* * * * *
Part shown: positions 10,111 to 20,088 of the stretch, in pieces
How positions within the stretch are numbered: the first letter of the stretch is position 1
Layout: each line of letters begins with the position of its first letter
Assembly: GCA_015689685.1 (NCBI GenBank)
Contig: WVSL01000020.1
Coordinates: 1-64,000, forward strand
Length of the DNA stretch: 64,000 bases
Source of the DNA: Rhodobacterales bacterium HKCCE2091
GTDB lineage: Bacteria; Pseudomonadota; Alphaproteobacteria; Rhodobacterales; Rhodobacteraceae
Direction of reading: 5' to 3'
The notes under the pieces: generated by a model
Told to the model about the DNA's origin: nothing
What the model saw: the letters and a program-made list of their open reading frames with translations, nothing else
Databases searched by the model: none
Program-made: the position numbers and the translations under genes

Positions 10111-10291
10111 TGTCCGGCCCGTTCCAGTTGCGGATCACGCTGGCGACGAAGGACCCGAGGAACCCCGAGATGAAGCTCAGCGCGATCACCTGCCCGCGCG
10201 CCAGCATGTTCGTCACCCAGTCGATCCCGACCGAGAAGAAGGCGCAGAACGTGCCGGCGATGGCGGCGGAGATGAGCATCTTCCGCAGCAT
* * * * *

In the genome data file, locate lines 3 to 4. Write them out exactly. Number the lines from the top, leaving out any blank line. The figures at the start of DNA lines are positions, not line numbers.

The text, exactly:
Layout: each line of letters begins with the position of its first letter
Assembly: GCA_015689685.1 (NCBI GenBank)